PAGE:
A pound of gold, a pound of feathers
February 4, 2005 3:35 PM   Subscribe

How much does a kilogram weigh? Well, less than it used to. That's one of the reasons why Germany's PTB (Physical and Technical Institute) has been attempting to create a virtual kilogram. This was news a while back when they first decided to use silicon. Now they're going to try it with bismuth. (Details in German, English via Babelfish.)
posted by sninky-chan (24 comments total)
 
I think they're barking up the wrong tree.

Why not define a specific mass as the quantity needed to 'bend' light to a certain extent? No need to measure atoms/molecules that way - just their cumulative effect.

Also known as gravitational lensing, more here.

Great post, made me think (even if I got it wrong). Thanks!
posted by Jos Bleau at 3:52 PM on February 4, 2005


Why not define a specific mass as the quantity needed to 'bend' light to a certain extent? No need to measure atoms/molecules that way - just their cumulative effect.
Because gravity is a very weak force - and so difficult to observe unless very large amounts of mass are involved.
posted by kickingtheground at 4:00 PM on February 4, 2005


Wow, I had no idea our weight standard was still defined like that. I found this as a reason why: "This one physical standard is still used because scientists can weigh objects very accurately. Weight standards in other countries can be adjusted to the Paris standard kilogram with an accuracy of one part per hundred million. So far, no one has figured out how to define the kilogram in any other way that can be reproduced with better accuracy than this."

Why not define a specific mass as the quantity needed to 'bend' light to a certain extent? No need to measure atoms/molecules that way - just their cumulative effect.

1) You would have to isolate the mass you want to measure from any other mass, which is impossible.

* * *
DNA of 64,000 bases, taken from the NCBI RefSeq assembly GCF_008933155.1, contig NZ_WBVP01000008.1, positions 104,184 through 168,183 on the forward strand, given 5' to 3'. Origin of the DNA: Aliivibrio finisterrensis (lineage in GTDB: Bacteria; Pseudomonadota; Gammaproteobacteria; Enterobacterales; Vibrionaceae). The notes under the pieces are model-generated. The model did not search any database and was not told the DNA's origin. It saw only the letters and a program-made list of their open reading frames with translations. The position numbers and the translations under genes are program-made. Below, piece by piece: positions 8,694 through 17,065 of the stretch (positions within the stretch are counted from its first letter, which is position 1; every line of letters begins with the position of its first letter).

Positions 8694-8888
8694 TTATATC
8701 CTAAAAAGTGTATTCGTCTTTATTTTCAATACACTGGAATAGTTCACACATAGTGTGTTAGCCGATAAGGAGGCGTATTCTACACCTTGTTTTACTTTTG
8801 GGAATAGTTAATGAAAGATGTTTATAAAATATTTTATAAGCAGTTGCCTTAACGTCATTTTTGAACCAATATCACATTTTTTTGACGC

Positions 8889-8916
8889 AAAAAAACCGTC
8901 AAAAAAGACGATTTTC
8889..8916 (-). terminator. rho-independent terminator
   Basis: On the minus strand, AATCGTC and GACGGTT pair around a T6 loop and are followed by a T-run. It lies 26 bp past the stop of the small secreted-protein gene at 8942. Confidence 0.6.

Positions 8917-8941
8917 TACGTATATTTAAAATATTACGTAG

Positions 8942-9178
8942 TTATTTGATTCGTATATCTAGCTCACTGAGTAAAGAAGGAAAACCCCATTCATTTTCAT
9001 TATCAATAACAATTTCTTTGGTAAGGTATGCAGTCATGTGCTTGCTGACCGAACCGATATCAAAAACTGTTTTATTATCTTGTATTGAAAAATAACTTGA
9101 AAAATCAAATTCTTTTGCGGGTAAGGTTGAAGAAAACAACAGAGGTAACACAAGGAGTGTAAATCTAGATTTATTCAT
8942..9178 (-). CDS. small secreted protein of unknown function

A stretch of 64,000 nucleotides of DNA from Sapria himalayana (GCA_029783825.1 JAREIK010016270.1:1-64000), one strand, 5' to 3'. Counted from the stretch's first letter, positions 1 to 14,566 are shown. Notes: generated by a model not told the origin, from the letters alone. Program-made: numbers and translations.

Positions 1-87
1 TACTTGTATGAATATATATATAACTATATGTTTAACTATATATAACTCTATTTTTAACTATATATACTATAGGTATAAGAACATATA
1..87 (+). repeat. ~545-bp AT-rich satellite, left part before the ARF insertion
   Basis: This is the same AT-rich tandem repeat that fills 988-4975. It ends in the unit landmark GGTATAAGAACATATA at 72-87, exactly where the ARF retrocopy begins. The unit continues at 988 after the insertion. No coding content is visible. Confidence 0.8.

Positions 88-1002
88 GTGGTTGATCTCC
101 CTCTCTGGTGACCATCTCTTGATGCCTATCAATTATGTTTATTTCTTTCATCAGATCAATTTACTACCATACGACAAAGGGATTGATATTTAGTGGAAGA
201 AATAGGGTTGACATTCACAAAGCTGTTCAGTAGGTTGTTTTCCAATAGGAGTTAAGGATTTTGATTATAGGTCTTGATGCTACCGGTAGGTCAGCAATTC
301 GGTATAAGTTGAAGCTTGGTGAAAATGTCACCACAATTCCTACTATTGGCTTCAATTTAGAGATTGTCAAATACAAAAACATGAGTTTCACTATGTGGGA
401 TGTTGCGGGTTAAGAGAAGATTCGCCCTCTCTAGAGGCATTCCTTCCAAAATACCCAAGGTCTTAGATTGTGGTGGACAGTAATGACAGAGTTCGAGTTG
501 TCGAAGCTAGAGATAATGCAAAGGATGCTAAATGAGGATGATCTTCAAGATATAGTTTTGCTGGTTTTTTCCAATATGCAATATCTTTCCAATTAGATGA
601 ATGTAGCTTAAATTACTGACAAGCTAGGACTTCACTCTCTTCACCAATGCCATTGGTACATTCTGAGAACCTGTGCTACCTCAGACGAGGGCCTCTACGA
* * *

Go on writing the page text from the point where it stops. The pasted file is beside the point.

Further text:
2) I don't think you could even measure the minute amount of bending that a kilogram or even a million kilograms would do to light.
Interesting idea, though.
posted by Bort at 4:00 PM on February 4, 2005


Actually, on second thought, I'm not sure reason #1 is accurate.
posted by Bort at 4:02 PM on February 4, 2005


Glad you liked it, Jos Bleau, and thanks for the nice words on my first FPP.

Even if gravitational lensing can even be measured on smaller masses (this part of the aforementioned Wikipedia article leads me to believe it's not impossible), I think Bort's first reason does hold water -- for smaller masses, seems to me you'd really have to take care that you weren't on top of the Canadian shield as opposed to in Death Valley when you do your measurement.
posted by sninky-chan at 4:13 PM on February 4, 2005


Hey, remember the episode of the John Larroquette show where they accidentally bent The Inch? Then, in an attempt to fix it, they discovered that it had been off the entire time, so then all the rulers in the country had to be changed.

Cool post. Sorry I only have stupid comments to give.
posted by Sticherbeast at 4:19 PM on February 4, 2005


Pedant Mode: A kilogram weighs nothing, unless a kilogram of some matter is being accelerated, in which case, then that matter would have weight.

The gram is the SI unit of mass, which is constant, regardless of acceleration.
posted by eriko at 4:21 PM on February 4, 2005


Changing rulers is a slam dunk.
posted by weapons-grade pandemonium at 4:29 PM on February 4, 2005


It's getting the masses to follow that's tricky.
posted by weapons-grade pandemonium at 4:31 PM on February 4, 2005


And here I had foolishly believed that a Kilogram was defined as the mass of one Liter of water.


(Pedantically speaking, we misuse it as a measure of weight by measuring the effects of gravity on that mass. Unless you do a lot of measuring things in space or on other planets, same-diff.)
posted by ilsa at 4:38 PM on February 4, 2005


Pedantically speaking, we misuse it as a measure of weight by measuring the effects of gravity on that mass.

Correct. We also tend to use the pound (a measure of weight) as a measure of mass as well. The unit of mass in the US system is the slug.
posted by eriko at 4:54 PM on February 4, 2005


The gram is the SI unit of mass, which is constant, regardless of acceleration.

Well, since we're being pendant, the BIPM seems to be the group to say what the SI units are, and they say the unit of mass is the kilogram. :)
posted by Bort at 5:01 PM on February 4, 2005